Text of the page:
Visas and other Problems

I got to the American Consulate shortly before 9:00 AM. At 2:00 Lukha and I were still trying to secure the visa that we needed for him to visit Shimer with me in April. These were not hours of intense activity. We were waiting, just waiting. I was on the floor, because I didn’t want to stand up any longer and the benches were packed. Haiti’s not a place where one wants to whine, and I was sitting in air-conditioned comfort, but I wanted to be able to get home soon. I had a long trip planned for the following day, and I had a lot of reading to do.

For a combination of reasons, Lukha and I were in the part of the consulate where the interviews for visas were actually going on, so we could see who was getting approved and who rejected. Those who were approved would step over to a cashier and pay $5.00. That’s not much, but the interview itself costs $100.00. Very few get approved, and it was a striking scene.

I was trying to imagine what a parallel scene might be like in the United States: several hundred Americans who had paid a lot for the privilege of being packed into a small, bare space for hours, waiting to stand in a semi-enclosed cubicle and be interviewed briefly by someone who would only speak to them through thick glass and who would 19 times out of twenty swiftly deny them the request they came to make. It struck me that, in the States, such a scene would be spectacular. There would be yelling and cursing of all sorts. People would be demanding to see the next person up in the hierarchy. They would be arguing loudly and insistently. They would, as we say, “not take ‘no’ for an answer.” I was thinking of times when I had seen people at airports complaining bitterly, loudly, and sometimes foully about even minor inconveniences.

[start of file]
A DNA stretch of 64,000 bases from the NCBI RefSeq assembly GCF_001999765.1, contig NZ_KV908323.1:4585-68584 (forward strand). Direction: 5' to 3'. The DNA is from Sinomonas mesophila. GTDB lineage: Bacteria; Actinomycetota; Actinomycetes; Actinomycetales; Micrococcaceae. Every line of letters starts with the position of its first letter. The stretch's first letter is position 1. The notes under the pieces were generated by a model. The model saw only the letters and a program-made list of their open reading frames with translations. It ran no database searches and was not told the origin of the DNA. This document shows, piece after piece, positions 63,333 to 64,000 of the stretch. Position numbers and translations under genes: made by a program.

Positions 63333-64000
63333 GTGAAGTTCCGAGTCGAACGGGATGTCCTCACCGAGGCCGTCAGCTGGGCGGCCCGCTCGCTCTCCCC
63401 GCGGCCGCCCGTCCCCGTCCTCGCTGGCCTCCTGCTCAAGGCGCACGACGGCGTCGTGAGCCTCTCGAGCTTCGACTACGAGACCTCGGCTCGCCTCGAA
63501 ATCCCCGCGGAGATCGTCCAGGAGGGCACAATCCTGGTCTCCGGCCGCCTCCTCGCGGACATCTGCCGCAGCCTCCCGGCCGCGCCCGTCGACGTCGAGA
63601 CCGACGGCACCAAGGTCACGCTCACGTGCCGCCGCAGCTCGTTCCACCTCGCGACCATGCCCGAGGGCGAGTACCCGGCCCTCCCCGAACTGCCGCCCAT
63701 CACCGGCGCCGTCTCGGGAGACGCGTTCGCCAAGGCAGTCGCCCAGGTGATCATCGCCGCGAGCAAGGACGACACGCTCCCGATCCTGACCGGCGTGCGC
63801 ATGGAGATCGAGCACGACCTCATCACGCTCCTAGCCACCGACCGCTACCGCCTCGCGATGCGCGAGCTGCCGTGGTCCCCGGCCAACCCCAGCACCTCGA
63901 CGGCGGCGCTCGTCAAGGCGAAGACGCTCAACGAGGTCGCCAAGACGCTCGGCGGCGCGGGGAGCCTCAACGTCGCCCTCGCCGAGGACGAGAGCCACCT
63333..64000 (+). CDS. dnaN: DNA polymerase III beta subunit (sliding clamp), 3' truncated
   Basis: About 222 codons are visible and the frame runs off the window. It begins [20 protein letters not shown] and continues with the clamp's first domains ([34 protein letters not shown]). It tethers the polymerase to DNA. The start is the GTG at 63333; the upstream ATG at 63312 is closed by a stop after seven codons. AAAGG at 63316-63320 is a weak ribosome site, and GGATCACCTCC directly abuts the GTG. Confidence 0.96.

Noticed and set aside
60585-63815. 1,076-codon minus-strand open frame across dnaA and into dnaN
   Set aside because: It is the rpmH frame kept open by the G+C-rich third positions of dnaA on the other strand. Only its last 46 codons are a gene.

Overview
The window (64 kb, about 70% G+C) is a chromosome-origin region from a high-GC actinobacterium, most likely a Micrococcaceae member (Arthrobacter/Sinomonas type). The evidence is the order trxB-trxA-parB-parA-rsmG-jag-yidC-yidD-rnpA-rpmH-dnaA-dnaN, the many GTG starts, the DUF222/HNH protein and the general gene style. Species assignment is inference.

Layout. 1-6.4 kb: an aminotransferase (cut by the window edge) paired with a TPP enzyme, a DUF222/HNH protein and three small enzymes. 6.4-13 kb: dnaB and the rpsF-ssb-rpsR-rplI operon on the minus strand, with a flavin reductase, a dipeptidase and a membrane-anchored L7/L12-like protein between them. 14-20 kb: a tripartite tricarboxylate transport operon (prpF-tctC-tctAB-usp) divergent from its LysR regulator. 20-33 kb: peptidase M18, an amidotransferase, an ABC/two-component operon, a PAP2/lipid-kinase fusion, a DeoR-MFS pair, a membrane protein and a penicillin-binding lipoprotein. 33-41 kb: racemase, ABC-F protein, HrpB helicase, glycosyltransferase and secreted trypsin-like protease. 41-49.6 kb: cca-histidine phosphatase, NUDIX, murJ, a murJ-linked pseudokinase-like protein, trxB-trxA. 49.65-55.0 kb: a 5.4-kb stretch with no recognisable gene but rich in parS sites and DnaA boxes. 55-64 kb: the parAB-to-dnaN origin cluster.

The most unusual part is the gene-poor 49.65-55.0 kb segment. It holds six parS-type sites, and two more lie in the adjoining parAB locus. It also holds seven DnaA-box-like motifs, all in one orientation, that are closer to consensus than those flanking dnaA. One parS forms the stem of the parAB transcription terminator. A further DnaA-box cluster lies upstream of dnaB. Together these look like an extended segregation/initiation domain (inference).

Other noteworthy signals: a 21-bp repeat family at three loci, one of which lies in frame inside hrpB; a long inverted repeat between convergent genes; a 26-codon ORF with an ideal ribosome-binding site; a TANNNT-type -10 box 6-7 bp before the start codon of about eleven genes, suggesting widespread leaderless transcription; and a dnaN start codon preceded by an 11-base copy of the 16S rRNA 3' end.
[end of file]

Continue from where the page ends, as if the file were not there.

The scene at the Consulate was nothing like that. As each person’s request was denied, the request they spent a lot of money and a lot of time making, they quietly left and the next person stepped up, very likely to face the same fate. They left silently, quietly putting the documents they had brought in support of their request back in order, replacing them in the envelope or the folder or the briefcase they had brought them in. There were no loud complaints and there were no arguments. The one exception really just proved the rule: A German doctor was there with a patient for whom she had secured a six-month medical visa to visit Germany for treatment. Her patient needed an American transit visa for a two-hour layover at JFK, and it had been denied. She was furious, and was loudly and theatrically explaining to anyone who would listen how idiotic she thought the whole thing was. She phoned someone higher up — she was the only one in the waiting area talking on a phone; there were signs clearly forbidding it that she chose to ignore — and within five hours the decision had been reversed for her.

But she was not a Haitian. The Haitians who were there, without exception, quietly resigned themselves.